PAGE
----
|Vol. 15 No. 10
MAY 18, 2020
Columns & Features
by Heidi M. Pascual
by Jamala Rogers
This issue of The Hues — I will be honest with you — is coming out one week late, something that always
makes me pretty depressed. I keep trying to look at the bright side. The Hues is still being published and
gaining a greater circulation in the places we are placing them. I am grateful!
As a community newspaper, part of the energy of the paper comes from the interactions I and other associated with the paper have with community members. I’m a
hugging kind of person. And the interactions and body language and smiles and whispers of ‘Thank you’ do make a difference. It is the community life that creates
the stories and I just trail behind trying to record it all. Through the events and other things that are happening in the community — or even story ideas
communicated in passing —a stream of story ideas come my way and it is impossible to capture them all.
But now, none of that is happening. There is no talking and hugging and shaking hands. Many organizations and individuals are hunkered down until it is safer to
come outside and I don’t blame them. I just found out one of my nephews, a healthcare worker, had contracted COVID-19 and thought he was over it, but now has
pneumonia. We are all concerned for him.
And so somewhat, I sit in intellectual isolation. Now I have to remember what went on last year and I have to come up with 90 percent of the story ideas. It can be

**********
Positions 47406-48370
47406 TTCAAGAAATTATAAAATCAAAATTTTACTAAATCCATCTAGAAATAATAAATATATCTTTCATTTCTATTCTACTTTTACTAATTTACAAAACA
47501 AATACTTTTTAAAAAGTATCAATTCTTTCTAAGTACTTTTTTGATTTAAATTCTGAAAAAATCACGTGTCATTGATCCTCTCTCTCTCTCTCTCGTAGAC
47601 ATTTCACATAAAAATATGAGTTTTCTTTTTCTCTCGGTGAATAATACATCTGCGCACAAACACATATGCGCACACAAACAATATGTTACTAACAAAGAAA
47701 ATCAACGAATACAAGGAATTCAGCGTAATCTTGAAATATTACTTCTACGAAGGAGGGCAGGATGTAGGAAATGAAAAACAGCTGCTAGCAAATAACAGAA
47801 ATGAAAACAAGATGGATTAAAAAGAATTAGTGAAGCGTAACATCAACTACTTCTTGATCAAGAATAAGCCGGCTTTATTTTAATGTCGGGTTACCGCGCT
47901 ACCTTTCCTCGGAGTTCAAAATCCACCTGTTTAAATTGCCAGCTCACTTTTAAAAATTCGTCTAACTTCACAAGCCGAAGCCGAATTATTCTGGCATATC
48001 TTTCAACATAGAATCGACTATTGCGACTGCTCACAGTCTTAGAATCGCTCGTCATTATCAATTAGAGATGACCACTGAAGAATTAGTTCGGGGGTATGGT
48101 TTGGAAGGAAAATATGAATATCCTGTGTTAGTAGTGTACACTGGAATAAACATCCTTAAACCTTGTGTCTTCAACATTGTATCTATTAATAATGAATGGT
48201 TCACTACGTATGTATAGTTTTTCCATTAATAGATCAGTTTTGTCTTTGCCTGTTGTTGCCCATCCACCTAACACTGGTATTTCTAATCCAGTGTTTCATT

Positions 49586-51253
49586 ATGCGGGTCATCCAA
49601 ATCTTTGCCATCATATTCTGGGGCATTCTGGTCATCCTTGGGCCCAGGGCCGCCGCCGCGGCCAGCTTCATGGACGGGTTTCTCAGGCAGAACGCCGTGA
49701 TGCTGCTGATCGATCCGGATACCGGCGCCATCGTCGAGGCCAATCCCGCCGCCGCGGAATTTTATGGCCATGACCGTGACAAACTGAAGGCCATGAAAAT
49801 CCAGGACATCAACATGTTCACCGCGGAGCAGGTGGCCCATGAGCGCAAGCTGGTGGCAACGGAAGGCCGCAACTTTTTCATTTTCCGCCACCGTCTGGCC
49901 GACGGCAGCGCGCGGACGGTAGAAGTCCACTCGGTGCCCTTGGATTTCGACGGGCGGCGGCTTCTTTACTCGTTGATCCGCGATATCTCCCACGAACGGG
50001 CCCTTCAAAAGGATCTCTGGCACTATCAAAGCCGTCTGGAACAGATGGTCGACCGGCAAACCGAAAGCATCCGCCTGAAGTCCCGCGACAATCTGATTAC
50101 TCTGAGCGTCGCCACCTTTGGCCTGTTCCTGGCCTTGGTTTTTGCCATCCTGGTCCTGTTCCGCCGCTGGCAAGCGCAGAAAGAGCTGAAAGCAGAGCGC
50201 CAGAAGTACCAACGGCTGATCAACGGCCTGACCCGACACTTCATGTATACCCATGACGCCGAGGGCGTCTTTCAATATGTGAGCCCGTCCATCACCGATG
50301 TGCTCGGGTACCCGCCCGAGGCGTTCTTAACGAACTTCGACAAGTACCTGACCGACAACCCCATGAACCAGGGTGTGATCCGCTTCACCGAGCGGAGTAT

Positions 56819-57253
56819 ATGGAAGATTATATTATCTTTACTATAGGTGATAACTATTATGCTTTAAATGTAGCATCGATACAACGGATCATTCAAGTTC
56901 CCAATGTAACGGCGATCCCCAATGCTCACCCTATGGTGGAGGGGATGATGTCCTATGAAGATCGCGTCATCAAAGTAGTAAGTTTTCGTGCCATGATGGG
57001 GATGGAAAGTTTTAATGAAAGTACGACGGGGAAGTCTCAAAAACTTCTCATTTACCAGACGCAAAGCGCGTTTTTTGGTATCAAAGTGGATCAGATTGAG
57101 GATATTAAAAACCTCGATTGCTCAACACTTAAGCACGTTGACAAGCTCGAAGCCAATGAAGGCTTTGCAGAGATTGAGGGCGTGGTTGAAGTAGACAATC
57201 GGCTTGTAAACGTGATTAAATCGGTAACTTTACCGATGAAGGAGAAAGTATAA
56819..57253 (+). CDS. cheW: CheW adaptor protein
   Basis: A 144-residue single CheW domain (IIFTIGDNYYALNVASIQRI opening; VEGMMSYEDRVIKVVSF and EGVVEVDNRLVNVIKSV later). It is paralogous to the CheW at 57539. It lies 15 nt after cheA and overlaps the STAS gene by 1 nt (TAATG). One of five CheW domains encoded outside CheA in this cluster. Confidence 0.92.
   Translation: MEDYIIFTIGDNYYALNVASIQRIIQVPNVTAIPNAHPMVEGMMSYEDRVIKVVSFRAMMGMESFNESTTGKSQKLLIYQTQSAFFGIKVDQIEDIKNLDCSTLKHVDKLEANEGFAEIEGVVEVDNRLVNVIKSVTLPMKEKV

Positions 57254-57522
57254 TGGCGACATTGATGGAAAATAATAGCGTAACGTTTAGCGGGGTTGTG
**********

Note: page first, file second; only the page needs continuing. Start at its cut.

overly taxing and one issue seems to run into the next. And the community centers I do accounting work for have had special revenues and expenses as they help
their constituencies cope with the pandemic. There can be no lag time. Everything has to be current.
And of course, everything about The Hues is digital and virtual now. I think I get screen burn from my computer from time to time.
And we are in a period when advertising revenue is down, but we are still paying everyone and paying our bills relatively on time. But it makes it just a little bit more
difficult, another barrier to overcome, when you know the issue is losing money. And then like many newspapers in this time and space, you gut it out because
people need the stories that are being told.
I keep on going because The Hues fills a community need and it is essential in some people’s lives. I have faith, in part, because our forbearers had faith in spite of
so many harsh environments and events. If they could, I can. And I think that is true for all of us.
What also keeps me going is this fine community that I call the Greater Madison Area. While we definitely know how to compete, how to gather riches and look out
for ourselves, we also know how to come together in a time of crisis to look out for each other. -- READ MORE
by Jamala Rogers
But it is harder to put out an issue during the COVID-19 pandemic. Working in isolation makes it more difficult and it actually takes more time
to produce each article.
|Standing Up for Community
by Andrew Gramling